Showing posts with label Paul Kirchner. Show all posts
Showing posts with label Paul Kirchner. Show all posts

Saturday, December 16, 2017

Book Review: Awaiting the Collapse by Paul Kirchner

by Mike Rhode

Awaiting the Collapse: Selected Works 1974-2014 by Paul Kirchner is one of the best archival reprint projects of 2017. Unfortunately, due to it's content, both sexual and drug-related, it will not find the large American audience that Kirchner deserves.

Let's look first at the publisher's description of the book. 

After the bus and the bus 2, this third collaboration between French publishing house Tanibis and comic book artist Paul Kirchner is a collection of the artist’s works, most of them initially published in counter-culture magazines in the 1970s and the 1980s and some dating from his return to comics in the 2010s. 

Roughly a third of the stories star Dope Rider, the pot-smoking skeleton whose psychedelic adventures take him through colorful vistas equally reminiscent of Sergio Leone’s spaghetti western films and of the surrealistic paintings of René Magritte and Salvador Dalí. These stories were originally drawn for the marijuana-themed magazine High Times but were also for Kirchner an excuse to create his very own brand of visual poetry.

An other third of the book is a miscellaneous collection of comics whose stories range from the loony (the sextraterrestrial invasion of Earth in “They Came from Uranus”) to the satirical (“Critical mass of cool”) and the outright subversive (if you ever wondered what games toys play at night, read “Dolls at Midnight”).

This book also features a broad selection of the covers Kirchner made for the pornographic tabloid Screw in the 1970s.

Awaiting the Collapse finally contains a previously unpublished essay by Paul Kirchner about his career and his influences, which helps put in perspective the works published in this book.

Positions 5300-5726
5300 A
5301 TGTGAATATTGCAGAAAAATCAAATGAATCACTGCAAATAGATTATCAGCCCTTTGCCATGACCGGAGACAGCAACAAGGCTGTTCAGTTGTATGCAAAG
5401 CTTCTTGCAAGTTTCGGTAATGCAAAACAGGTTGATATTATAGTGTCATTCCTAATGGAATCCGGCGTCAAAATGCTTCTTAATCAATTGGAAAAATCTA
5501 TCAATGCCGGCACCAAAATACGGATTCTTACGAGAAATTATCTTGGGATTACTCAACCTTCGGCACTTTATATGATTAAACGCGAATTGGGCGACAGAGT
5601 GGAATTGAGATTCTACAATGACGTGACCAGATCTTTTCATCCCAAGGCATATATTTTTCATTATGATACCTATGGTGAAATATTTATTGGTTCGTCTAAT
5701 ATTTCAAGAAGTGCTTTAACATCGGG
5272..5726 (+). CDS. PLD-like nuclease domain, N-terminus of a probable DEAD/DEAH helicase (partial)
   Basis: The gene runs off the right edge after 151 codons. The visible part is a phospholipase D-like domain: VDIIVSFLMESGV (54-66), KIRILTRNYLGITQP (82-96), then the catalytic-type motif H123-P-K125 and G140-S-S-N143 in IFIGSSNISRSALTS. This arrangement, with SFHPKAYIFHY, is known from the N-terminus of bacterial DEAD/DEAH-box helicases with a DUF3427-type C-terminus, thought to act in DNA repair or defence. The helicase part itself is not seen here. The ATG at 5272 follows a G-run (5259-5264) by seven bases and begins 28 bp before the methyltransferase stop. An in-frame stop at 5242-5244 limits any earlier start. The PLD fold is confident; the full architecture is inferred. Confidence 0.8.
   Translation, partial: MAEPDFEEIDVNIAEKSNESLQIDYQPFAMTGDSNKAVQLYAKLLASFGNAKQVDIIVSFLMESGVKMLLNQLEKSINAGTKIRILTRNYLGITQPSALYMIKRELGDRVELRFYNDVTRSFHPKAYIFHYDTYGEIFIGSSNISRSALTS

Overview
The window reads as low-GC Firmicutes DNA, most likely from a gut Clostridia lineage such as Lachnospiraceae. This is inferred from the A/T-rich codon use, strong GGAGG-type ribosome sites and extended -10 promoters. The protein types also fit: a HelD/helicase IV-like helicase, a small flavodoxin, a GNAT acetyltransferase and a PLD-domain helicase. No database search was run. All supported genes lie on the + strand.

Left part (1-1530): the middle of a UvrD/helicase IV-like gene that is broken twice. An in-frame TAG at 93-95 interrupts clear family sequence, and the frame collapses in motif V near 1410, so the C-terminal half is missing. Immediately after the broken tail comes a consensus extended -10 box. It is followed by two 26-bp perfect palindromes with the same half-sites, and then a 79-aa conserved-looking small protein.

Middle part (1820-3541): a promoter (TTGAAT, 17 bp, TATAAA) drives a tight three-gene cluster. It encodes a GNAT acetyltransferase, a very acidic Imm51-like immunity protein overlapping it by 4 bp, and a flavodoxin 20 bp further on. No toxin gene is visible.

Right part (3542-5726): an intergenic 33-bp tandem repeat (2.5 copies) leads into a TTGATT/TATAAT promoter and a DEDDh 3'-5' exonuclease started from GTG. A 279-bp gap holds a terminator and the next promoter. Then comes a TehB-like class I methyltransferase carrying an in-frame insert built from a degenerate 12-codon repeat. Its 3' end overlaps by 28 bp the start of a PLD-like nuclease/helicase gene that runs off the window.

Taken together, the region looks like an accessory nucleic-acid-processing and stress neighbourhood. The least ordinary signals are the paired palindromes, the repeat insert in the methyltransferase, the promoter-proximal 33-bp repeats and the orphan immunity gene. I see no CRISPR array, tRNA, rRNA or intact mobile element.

The description which is admirably clear about the nature of Kirchner's work explains why you won't see this on anyone's best of the year list besides mine. The first reprints Dope Rider stories from the 1970s which focus on a walking skeleton attempting to acquire the best marijuana (and initially heroin). The stories are wildly surrealistic and make little sense, although Kirchner apparently did not participate in the drug culture. He also did sexualized covers for the notorious Screw newspaper, but again says in the excellent afterword that he also wasn't interested in the hedonistic adult industry world. "I too might seem an unlikely fit for Screw, having no interest in hard-core pornography... Although I drew cartoons involving leather fetishism and bondage, to me those were just subject matter, offering visual possibilities. They struck me as more humorous than erotic. So how did a sober, strait-laced fellow like me find himself drawing Screw covers and Dope Rider? I have a naughty streak that demands express, and I indulge it in my art." (p. 140)

Also Kirchner, like most of his mentors, followed the money. Kirchner says he grew up admiring Jack Kirby and Steve Ditko, two of the more surreal mainstream comics artists, and then as part of a group of young Turks in New York City in the early 1970s hung around Neal Adams's Continuity Associates and worked for Wally Wood. Wood's influences are clear in the work reprinted here (apparently selected by Kirchner, and occasionally reconstructed). Kirchner also sought Steranko's advice, and one can easily see some pages influenced by that most theatrical of comic book artists. (See the panel of the Dope Rider drawing a gun on page 22 for example). The reprint quality of the artwork is stunning also, with much of it being reconstructed by his editor or recolored by Kirchner.

While I greatly admire Kirchner's craft, the best part of the book is the autobiographical essay at the end. Kirchner recounts his working career, including working in an early comic book store, ghosting Little Orphan Annie, drawing the graphic novel Murder by Remote Control for the Dutch mystery writer Janwillem van de Wetering, working for the New York Times, and collecting and firing guns with Wally Wood and the African-American cartoonist Wayne Howard. Kirchner admits to being a slow artist, and eventually had to go to work in advertising to support his family, but recently he's returned to comics although he's now in his 60s. The book includes some of his newer material as does the bus 2, and although Kirchner says his skills were rusty, his recent work compares well to his earlier art. He's doing a new comic strip, and closes his essay on a high note, writing, "When you do commercial work, as I  did for 30 years, it pays well but means nothing.  ... Instead of anxiously waiting for the next assignment, I am how happily working on the next idea. To do creative work is good for the soul. As long as you have an enthusiasm, you have happiness." (p. 151)